Monday, November 28, 2011

Gonaives adobe house progresses

Ben, Josh, Isaac, Chris and their horde of loyal children and teens have kept working on the adobe house in Gonaives. There have been some setbacks, like the day when they arrived in the morning to find a handful of sacks slashed open, or the day several sacks were emptied of their dirt and stolen. A few weeks ago, their storage space in Jubilee was broken into and all their tools, barbed wire, and some sacks were stolen. But the work has continued with very encouraging results.

Over Thanksgiving week, the house reached my height. When I left to come back to Port-au-Prince, the guys were getting ready to install the front door and go even higher on the walls. Much of the work we do in Haiti has little visible results; with the adobe house, we can see every minute of labor and it is very satisfying.

Life has me in stitches

I work primary care here in Haiti, not emergency room. I like it but the monotonity of my patients' complaints gets to me sometimes. Heartburn, headache, hypertension. Heartburn, headache, hypertension. Heartburn, headache, hypertension.

You get the picture.

Every now and then, I get to change hats and do one of my favorite things in the medical realm: suture people. It's odd, but I have noticed that these things happen in waves. I may go weeks without any blood, and then suddenly have 4 or 5 patients in a week. Monday was a bit like that. First, I had a scheduled patient, a 14 year old with a large skin tag on one of her breasts that I removed and sewed up. I'd barely finished cleaning up when a neighbor, Brunel, came to the door. He'd sliced his ear open moving rebar at the St Joseph's construction site and he needed a couple stitches also. Unlike my last few patients, all children under the age of 15, big tough Brunel tried to run out of the room when I said the word "stitch".

A few days later in Gonaives, Martha, the nurse instructor who oversees the hospital inservices and the various health classes we teach, asked me to teach suturing to the nurses she is training in Jubilee. It was a blast! I loved showing them what I've learned, sharing some of my successes and mistakes with them, encouraging and correcting and guiding them. The only thing that was a little disturbing: our practice arm which looked frighteningly real!

Tuesday, November 22, 2011

Little one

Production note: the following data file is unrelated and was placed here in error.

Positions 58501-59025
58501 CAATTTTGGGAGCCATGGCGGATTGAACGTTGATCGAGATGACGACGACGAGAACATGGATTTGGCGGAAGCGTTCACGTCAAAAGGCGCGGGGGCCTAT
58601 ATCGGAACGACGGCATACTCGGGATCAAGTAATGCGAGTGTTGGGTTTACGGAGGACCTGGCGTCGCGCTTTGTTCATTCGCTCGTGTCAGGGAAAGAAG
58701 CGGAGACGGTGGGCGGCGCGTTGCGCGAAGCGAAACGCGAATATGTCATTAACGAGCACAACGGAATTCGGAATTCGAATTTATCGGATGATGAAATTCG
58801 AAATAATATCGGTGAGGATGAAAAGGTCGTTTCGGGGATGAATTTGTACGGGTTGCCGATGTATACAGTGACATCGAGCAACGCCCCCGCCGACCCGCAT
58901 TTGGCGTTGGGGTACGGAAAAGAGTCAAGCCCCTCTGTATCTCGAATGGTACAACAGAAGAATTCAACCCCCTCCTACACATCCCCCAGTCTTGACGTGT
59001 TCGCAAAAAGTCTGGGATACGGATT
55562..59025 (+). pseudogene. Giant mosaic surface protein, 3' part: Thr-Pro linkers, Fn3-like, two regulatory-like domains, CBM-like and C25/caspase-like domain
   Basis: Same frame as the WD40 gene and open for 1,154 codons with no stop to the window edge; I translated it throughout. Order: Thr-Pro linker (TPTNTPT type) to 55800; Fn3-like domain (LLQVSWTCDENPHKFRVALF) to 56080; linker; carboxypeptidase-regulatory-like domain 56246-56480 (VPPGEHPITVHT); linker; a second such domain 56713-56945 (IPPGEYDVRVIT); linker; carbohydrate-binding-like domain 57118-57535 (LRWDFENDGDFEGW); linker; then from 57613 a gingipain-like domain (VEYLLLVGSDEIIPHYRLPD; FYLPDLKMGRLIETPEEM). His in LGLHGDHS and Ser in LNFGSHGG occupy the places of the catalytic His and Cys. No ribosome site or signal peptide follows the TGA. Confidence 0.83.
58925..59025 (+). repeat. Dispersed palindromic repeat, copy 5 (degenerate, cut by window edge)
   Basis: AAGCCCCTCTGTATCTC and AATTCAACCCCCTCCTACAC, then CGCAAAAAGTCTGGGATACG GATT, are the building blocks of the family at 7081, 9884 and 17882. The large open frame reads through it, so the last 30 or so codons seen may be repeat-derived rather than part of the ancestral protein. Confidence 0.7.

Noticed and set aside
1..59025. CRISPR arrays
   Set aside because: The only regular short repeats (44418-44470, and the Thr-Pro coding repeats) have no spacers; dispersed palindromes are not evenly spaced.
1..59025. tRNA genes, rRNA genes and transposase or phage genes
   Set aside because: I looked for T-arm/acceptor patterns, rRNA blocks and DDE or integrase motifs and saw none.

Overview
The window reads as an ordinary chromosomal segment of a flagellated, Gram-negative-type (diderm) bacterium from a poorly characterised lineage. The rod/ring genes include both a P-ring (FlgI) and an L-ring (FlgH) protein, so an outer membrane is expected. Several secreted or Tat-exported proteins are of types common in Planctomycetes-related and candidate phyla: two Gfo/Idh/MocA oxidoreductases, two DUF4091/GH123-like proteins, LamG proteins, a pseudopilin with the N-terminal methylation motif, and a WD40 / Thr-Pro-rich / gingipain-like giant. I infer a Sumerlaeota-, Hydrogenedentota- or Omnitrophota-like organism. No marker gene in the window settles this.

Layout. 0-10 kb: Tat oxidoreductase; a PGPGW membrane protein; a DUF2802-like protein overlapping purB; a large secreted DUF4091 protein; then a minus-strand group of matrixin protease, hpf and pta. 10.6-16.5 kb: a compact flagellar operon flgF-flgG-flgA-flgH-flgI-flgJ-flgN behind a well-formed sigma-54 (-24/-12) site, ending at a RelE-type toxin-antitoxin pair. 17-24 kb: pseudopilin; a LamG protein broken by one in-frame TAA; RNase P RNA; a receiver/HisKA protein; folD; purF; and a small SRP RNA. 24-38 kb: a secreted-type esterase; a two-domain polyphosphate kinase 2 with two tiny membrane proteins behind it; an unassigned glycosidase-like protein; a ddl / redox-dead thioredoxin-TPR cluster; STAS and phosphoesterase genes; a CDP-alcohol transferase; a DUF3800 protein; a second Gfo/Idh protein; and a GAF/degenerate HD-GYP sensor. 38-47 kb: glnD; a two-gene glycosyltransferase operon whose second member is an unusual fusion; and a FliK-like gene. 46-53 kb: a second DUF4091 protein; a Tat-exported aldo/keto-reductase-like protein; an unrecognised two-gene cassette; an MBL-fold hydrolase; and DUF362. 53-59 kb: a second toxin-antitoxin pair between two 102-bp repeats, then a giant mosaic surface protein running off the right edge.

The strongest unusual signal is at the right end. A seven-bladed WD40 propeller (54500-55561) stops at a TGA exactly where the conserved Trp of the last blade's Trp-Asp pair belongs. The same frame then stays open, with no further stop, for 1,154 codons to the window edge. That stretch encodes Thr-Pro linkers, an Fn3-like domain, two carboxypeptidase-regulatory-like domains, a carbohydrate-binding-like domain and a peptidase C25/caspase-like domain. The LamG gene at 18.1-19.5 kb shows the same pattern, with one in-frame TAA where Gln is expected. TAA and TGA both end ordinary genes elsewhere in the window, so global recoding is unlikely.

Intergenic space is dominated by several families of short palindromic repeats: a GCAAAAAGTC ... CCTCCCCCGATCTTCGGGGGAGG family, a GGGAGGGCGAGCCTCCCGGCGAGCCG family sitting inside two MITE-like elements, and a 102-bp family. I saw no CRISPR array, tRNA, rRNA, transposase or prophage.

My friend Edjour and his wife Sofie had a baby boy!

I finally got to meet the little man this week. It's ridiculous how much he looks like his daddy! They still haven't named him, because Edjour insists on a name that starts with "E", like his, but there just aren't many boy names in Creole that begin with "E". It's OK - we already have a nickname for the baby.

My crazy landlady hates Edjour and has threatened to kill him on several occasions. The threats are funny for 2 reasons. First, she is an old woman who couldn't kill him in her wildest dreams, and secondly, she can never remember his name. So each time she rails on him, she makes up a name that sounds vaguely like Edjour. Our favorite is Pidjouk, pronounced Peed-CHOOOK. I've been joking with Edjour for months that if he doesn't choose a name for the baby, I will christen him Pidjouk. It appears that it may stick...

Welcome to the world, little Pidjouk!

Monday, November 14, 2011


Someone asked me recently what I miss most about the States, other than the obvious friends and family. I answered, "Consistent power."

I don't mean 24/7 electricity. That's a luxury for my other life and frankly, I am completely comfortable living without it for periods of time. No, when I say consistent power, I mean that I want it to happen in a reliable fashion so that I know more or less when I will have power and when I won't. So that I can put food in my fridge without wondering if it will rot the next day. So that I can see if my feet are still dirty after my nightly bucket shower. So that I can write a blog post now and then.

In Haiti, most of us are at the mercy of EDH: Electricite Nationale d'Haiti. It's the government-controlled power grid and it is fantastically unreliable. I joke that it is directed by a cynical little man (in my mind he's about 5 feet tall with a pointy beard and beady little black eyes) who sits at a switch board, messing with our minds and our lives.